There is much room for creativity here. The ‘don’t-know mind,’ the beginner’s mind taught in Buddhism, is crucial now. We need to begin to envision how to build structures that can support the change coming.
Taking action can support mental health
We all can do something, and in our own particular way. Taking action is a way not to fall into despair.
Each of us can decide what is the right action for us to take. It is important that our action comes from a place of peace inside, and that it brings joy. It does not need to conform to other people’s standards or expectations. We can find our particular passion that lights us up, and put it in service to the earth, in service of strengthening our collective wellbeing.
Recently I went to the lake one evening in Anuradhapura, Sri Lanka. I was sitting on a bench as it was getting dark. Out in the lake a large clump of trees and bushes were growing and there was a huge community of birds making a lot of noise as they settled into their nests for the night. And then, all of a sudden, they all went quiet at the same time. It was very dramatic. Maybe 1000 birds going from very loud squawking to sudden silence.
Once silence fell, there were still a few peeps here and there. Maybe a little conflict around who would sleep where, and then silence again. So it was not a perfect togetherness. But it was a transmission for me, I experienced this as a kind of lesson in togetherness, the oneness of this flock of birds. This needs to inform our response to the climate crisis: to find ways to be together, to work, play, and act together.
And not only is being together with other humans important, but also being together with other species, with nature. Much healing and insight can arise when we nourish our joy and delight in the beauty of the world we still have available to us. An important medicine to help us hold eco-anxiety is to take time to be in nature, savour sunsets, birdsong, the caterpillar, the flower, really take these precious gifts in and be present for the incredible intelligence of nature that is still here.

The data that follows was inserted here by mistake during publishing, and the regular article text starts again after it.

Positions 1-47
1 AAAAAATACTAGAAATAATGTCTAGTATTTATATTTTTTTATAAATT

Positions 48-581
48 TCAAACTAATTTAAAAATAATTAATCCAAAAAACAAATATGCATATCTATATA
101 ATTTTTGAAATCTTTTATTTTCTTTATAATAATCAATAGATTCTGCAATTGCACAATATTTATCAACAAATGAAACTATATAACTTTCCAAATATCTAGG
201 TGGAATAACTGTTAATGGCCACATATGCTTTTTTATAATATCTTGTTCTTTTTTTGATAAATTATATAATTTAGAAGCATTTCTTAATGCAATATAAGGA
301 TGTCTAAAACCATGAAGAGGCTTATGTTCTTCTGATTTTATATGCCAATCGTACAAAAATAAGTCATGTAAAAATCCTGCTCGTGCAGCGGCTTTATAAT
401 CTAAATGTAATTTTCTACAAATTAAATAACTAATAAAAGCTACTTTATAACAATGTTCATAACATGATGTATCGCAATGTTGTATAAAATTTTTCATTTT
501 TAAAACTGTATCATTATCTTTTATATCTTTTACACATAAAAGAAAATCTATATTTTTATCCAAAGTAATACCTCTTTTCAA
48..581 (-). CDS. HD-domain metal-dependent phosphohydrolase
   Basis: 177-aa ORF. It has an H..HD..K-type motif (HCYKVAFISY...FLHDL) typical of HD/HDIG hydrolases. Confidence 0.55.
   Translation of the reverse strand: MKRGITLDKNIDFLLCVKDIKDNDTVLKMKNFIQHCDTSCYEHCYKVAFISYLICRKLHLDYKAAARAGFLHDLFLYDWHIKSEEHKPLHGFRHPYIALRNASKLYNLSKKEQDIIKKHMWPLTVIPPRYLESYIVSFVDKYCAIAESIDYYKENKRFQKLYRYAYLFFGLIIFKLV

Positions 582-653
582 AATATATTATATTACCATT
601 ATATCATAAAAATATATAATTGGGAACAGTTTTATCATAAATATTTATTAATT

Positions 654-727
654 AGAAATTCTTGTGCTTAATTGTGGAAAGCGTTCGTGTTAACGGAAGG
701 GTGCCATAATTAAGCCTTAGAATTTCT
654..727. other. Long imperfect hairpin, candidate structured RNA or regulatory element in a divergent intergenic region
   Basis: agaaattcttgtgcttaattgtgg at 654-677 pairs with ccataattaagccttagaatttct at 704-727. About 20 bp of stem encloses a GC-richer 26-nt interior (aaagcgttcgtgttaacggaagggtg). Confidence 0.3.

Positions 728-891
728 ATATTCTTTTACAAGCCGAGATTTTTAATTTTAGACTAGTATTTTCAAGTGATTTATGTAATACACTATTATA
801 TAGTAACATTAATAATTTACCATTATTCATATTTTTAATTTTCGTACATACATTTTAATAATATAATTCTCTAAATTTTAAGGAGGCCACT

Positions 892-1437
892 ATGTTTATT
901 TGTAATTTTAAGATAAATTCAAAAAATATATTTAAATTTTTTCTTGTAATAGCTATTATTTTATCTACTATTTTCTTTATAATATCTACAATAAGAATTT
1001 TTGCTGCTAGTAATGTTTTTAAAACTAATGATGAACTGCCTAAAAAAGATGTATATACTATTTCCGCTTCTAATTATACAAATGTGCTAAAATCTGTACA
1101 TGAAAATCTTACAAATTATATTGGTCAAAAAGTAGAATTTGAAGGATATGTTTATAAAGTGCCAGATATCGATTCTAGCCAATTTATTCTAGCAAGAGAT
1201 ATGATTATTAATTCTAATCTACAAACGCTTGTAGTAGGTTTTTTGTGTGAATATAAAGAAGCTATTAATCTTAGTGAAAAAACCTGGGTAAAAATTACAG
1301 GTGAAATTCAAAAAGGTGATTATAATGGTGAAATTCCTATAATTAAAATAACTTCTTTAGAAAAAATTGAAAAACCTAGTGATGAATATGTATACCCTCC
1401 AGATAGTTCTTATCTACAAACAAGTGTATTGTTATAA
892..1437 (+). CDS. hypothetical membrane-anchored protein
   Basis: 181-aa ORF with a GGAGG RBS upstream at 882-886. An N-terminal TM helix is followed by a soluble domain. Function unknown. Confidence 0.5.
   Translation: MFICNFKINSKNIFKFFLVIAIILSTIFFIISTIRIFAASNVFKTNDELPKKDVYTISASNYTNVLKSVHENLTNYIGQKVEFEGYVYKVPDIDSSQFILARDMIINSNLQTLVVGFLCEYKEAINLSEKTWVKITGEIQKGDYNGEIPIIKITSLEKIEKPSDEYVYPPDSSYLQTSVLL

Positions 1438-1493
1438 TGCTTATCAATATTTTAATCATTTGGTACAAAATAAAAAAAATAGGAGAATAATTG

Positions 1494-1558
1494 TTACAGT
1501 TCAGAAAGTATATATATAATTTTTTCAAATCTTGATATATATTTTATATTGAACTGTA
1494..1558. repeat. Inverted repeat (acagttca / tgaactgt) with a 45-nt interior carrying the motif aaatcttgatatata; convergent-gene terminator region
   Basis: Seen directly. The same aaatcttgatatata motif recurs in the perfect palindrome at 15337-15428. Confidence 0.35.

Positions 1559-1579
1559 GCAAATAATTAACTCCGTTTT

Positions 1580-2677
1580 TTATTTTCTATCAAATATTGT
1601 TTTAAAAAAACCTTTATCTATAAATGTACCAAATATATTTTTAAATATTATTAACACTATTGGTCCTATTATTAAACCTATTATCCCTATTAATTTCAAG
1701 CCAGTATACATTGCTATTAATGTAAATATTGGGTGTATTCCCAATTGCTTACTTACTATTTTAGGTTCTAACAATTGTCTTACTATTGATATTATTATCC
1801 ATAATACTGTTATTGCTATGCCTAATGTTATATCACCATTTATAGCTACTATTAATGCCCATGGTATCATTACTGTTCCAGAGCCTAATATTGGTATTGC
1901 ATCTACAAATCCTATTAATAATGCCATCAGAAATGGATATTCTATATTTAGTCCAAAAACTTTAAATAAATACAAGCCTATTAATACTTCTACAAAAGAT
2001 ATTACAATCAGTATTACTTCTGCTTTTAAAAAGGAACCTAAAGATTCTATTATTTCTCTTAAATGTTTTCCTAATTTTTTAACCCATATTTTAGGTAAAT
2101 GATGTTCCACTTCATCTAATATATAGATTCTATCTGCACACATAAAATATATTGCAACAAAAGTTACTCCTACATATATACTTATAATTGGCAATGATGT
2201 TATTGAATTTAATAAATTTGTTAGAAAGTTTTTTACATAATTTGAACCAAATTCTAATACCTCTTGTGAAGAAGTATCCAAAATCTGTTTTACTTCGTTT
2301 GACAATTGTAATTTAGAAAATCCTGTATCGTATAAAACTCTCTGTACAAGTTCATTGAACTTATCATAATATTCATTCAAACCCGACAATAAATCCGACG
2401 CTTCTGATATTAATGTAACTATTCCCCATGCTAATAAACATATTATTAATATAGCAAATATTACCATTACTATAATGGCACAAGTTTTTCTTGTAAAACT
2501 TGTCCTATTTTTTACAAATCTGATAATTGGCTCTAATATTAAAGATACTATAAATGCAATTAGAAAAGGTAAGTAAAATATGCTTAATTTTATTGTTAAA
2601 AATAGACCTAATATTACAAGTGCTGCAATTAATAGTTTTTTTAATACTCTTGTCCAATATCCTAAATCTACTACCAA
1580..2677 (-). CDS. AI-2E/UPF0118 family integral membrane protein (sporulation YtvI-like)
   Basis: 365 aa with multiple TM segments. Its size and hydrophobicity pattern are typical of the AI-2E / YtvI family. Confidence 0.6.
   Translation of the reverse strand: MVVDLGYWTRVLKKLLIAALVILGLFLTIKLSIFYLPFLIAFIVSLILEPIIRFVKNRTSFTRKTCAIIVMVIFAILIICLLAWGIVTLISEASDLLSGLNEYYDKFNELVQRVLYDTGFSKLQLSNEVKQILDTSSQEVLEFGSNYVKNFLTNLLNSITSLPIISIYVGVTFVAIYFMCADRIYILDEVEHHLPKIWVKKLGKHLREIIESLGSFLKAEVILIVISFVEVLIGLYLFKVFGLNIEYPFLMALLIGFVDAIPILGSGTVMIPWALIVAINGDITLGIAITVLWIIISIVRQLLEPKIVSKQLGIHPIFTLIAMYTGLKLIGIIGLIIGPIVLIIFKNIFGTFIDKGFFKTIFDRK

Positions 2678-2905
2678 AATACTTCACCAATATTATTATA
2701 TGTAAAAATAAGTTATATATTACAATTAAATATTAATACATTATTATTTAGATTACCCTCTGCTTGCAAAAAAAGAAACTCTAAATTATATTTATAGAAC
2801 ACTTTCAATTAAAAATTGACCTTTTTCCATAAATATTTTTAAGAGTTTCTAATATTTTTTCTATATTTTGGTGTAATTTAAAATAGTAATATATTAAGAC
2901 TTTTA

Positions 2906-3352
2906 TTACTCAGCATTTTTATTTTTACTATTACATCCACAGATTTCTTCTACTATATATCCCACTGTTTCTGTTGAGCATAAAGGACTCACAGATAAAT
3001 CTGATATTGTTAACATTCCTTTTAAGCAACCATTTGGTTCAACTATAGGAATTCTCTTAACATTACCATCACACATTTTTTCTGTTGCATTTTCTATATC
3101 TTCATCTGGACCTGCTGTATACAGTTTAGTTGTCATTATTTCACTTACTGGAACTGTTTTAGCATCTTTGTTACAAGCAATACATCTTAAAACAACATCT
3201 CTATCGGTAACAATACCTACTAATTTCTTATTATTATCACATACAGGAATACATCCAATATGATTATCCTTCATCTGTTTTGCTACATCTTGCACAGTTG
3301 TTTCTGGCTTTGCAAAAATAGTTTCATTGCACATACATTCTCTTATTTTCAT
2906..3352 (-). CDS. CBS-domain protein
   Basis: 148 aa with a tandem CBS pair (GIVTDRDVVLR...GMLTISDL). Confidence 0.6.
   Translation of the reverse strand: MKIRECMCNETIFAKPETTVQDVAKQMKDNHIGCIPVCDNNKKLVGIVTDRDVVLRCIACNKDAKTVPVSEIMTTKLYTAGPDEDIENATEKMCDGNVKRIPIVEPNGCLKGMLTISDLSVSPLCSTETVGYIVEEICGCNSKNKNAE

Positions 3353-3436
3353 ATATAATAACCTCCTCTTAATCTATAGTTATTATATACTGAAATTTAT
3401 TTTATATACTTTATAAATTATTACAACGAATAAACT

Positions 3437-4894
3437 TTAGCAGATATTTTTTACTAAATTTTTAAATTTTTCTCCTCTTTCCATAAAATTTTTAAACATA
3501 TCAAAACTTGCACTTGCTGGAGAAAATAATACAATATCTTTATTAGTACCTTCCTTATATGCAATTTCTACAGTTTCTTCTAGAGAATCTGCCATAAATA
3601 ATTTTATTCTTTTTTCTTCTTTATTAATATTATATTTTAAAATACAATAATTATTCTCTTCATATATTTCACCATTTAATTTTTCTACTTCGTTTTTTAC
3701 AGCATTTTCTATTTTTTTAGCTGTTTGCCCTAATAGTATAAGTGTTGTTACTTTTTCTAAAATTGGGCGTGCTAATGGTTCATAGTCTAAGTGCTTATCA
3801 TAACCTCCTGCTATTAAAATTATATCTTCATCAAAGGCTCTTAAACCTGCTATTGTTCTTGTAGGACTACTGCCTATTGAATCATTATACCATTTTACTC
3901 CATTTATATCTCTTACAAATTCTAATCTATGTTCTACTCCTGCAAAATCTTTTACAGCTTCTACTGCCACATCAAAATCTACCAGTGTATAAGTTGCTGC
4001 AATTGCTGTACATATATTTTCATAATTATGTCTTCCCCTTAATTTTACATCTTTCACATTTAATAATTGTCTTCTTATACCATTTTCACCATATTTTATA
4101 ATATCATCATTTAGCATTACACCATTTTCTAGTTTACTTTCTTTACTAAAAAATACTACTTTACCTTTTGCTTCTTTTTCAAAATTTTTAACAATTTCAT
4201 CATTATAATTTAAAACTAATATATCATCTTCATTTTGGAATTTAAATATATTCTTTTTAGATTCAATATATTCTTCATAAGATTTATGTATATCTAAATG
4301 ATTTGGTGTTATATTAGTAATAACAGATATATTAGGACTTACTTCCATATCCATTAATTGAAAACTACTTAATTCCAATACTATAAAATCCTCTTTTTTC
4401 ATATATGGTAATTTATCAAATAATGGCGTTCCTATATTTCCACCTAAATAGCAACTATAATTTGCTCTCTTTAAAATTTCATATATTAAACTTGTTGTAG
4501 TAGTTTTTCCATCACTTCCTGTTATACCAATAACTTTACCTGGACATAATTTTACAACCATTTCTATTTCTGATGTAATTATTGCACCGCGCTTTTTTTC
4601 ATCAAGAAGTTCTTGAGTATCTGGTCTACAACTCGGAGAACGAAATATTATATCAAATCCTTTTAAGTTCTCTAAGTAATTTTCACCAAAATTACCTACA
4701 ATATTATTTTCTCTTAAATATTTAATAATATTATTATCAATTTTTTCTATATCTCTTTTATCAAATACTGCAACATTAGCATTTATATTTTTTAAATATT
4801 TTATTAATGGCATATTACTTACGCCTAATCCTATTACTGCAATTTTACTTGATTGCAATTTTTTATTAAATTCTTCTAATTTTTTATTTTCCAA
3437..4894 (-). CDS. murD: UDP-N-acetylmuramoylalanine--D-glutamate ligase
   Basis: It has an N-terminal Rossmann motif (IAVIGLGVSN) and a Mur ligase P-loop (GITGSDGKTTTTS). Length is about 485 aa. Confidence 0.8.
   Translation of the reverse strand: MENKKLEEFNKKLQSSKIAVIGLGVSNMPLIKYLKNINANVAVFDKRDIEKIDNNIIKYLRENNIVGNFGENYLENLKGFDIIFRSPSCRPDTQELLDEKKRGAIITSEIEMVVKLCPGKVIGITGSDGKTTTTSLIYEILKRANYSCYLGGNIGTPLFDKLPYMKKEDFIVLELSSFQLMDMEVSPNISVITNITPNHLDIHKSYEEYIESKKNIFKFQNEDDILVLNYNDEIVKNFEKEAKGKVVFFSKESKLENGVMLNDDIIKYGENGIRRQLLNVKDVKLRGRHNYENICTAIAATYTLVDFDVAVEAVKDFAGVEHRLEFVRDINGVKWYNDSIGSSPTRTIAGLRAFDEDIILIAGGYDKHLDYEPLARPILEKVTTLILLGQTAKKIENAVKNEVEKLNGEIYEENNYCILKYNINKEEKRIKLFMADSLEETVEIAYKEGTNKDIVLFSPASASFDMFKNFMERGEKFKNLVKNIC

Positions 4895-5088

Falling in love with the Earth
When I was about 10, living in Kenya, my dad took me with him on a business trip to Mombasa. We went to a village near the coast and while he was in a meeting, I discovered a large, inviting tree with huge branches that were very horizontal, perfect for climbing. I found a branch I could lie down on and I enjoyed just laying there looking up at the sky.
I remember the reassuring hum of crickets and the humid heat that enveloped me. I was totally at peace as I lay on that tree branch. The tree was ancient, enormous and I felt very safe there. I felt accepted as I was, I knew I belonged. Time disappeared as I lay there, completely content. I experienced that everything was alright, nothing was missing, I could relax and just be.
This was a moment that I have never forgotten. The peace and connection I experienced laying on the tree branch have stayed with me ever since in a very tangible way. It continues to nourish me to this day.
The conclusion of this two-part series can be found here. This series is based on Kaira Jewel Lingo’s “Befriending Eco-Anxiety: A Practice of Deep Adaptation”, which originally appeared on ethical.net.